In this condition, tissue that lines the back of your eyelids and covers your sclera gets inflamed. It can cause redness, itching, burning, tearing, discharge, or a feeling that something is in your eye.
People of all ages can get it. Causes include infection, exposure to chemicals and irritants, or allergies.
The cornea is the clear, dome-shaped “window” at the front of your eye. It helps to focus the light that comes in. Disease, infection, injury, and exposure to toxins can damage it. Signs include:
- Red eyes
- Watery eyes
- Reduced vision, or a halo effect
Balanced Bites For Optimal Eye Health
As you get older, you may find that you can’t see as well as you once did. That’s normal. You’ll probably need glasses or contacts. Other, more serious conditions also happen as you age. Eye diseases like macular degeneration, glaucoma, and cataracts, can cause vision problems. Symptoms vary a lot among these disorders, so keep up with your eye exams. Some vision changes can be dangerous and need immediate medical care. Anytime you have a sudden loss of vision, or everything looks blurry — even if it’s temporary — see a doctor right away. Go to the emergency room or call 911.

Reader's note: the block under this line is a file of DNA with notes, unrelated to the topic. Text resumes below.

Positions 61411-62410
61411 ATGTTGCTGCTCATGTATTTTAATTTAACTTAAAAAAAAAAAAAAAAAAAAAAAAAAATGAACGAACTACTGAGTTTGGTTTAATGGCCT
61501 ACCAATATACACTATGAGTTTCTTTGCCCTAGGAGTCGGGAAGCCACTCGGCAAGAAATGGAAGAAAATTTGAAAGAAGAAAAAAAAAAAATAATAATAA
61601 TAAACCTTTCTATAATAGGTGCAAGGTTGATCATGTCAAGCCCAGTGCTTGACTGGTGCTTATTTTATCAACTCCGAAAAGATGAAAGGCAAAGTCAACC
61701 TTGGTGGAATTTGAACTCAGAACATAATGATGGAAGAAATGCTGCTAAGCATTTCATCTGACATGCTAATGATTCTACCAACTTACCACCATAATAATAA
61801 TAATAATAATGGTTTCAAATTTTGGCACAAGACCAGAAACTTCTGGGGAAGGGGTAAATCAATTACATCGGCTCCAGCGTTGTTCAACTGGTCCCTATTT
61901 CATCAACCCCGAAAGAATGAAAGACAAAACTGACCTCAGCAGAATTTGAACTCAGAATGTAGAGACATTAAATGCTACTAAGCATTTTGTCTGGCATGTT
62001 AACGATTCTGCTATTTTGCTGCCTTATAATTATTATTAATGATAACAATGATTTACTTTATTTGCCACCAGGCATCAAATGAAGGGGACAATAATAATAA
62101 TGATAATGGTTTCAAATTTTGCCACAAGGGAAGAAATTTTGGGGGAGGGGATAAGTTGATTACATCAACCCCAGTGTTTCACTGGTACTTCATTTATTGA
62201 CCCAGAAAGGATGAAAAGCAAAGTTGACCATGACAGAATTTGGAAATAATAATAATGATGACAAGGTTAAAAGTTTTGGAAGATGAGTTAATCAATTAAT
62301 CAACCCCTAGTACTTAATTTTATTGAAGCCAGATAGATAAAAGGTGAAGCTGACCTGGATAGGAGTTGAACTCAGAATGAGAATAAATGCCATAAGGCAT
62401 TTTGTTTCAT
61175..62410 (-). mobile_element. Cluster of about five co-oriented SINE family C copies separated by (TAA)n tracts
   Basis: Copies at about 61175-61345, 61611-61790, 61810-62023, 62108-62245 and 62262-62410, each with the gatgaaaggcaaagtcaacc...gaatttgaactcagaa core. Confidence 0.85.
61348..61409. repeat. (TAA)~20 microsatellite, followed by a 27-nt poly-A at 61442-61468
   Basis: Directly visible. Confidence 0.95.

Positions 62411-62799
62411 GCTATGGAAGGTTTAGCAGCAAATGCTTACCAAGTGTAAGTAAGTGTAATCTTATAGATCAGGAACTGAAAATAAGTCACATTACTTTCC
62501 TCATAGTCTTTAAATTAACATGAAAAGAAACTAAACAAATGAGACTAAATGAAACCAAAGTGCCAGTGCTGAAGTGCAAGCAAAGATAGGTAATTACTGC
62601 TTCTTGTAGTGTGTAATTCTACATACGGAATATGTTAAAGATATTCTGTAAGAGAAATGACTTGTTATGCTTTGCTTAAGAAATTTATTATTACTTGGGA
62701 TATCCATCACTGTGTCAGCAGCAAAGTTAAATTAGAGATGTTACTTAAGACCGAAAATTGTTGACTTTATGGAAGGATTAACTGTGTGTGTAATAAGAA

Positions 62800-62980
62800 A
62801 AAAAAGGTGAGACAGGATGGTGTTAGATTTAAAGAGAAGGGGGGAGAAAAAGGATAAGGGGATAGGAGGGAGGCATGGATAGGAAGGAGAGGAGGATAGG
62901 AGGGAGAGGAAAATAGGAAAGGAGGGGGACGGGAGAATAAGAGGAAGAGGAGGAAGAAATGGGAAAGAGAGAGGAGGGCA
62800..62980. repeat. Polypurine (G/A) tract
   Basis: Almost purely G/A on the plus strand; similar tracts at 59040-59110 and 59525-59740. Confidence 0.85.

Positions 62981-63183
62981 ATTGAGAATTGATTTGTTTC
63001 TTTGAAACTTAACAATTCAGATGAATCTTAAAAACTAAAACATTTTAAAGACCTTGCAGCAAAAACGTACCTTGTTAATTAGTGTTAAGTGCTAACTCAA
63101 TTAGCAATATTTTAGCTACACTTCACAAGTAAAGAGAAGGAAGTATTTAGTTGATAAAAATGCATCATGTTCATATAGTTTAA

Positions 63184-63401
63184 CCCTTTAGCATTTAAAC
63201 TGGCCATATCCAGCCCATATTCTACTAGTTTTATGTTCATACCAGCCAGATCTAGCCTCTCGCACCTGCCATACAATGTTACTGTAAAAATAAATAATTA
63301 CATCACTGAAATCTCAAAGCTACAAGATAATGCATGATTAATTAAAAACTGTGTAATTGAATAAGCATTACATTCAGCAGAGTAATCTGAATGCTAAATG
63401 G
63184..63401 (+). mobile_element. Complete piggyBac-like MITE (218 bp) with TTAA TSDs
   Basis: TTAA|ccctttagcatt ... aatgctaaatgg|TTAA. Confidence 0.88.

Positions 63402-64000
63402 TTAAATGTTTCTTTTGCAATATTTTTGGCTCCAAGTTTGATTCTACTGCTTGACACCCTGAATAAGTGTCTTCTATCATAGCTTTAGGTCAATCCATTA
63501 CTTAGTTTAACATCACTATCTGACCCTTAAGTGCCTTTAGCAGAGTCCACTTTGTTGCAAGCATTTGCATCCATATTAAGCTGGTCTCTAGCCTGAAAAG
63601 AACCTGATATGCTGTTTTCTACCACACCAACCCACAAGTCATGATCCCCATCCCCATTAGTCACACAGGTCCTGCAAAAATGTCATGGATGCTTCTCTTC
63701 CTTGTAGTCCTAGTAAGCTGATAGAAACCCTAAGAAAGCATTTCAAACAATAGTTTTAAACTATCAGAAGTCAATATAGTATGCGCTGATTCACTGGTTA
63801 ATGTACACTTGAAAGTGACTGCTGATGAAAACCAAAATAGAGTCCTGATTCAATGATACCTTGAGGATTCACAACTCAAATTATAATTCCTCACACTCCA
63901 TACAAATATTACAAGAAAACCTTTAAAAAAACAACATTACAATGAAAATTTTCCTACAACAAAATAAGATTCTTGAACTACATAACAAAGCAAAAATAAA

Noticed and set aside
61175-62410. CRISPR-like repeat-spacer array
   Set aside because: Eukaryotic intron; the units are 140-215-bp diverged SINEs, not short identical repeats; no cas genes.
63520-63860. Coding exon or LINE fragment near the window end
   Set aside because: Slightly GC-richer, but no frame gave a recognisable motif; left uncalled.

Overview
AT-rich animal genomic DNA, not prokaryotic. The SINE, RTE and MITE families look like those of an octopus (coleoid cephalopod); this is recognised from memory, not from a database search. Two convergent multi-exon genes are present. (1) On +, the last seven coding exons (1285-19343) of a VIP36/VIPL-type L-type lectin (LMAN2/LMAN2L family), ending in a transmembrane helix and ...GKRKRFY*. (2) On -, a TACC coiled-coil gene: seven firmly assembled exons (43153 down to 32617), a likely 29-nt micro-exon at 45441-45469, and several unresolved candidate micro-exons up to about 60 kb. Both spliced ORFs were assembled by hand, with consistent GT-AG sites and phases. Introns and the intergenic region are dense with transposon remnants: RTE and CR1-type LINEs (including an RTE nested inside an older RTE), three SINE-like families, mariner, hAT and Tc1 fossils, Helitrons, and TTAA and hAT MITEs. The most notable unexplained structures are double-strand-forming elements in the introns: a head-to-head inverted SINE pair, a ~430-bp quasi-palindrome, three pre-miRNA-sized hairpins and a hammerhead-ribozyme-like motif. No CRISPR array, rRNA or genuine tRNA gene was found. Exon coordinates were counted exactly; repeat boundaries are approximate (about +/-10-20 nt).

If you suspect you may have any of the above conditions or diseases. Contact your local Healthcare Practitioner.
Balanced Healing can assist you with a personalised lifestyle plan to optimise your Eye Health.
Contact Sr Bridget Spargo @ 083 653 7470 or Email: firstname.lastname@example.org to book an appointment.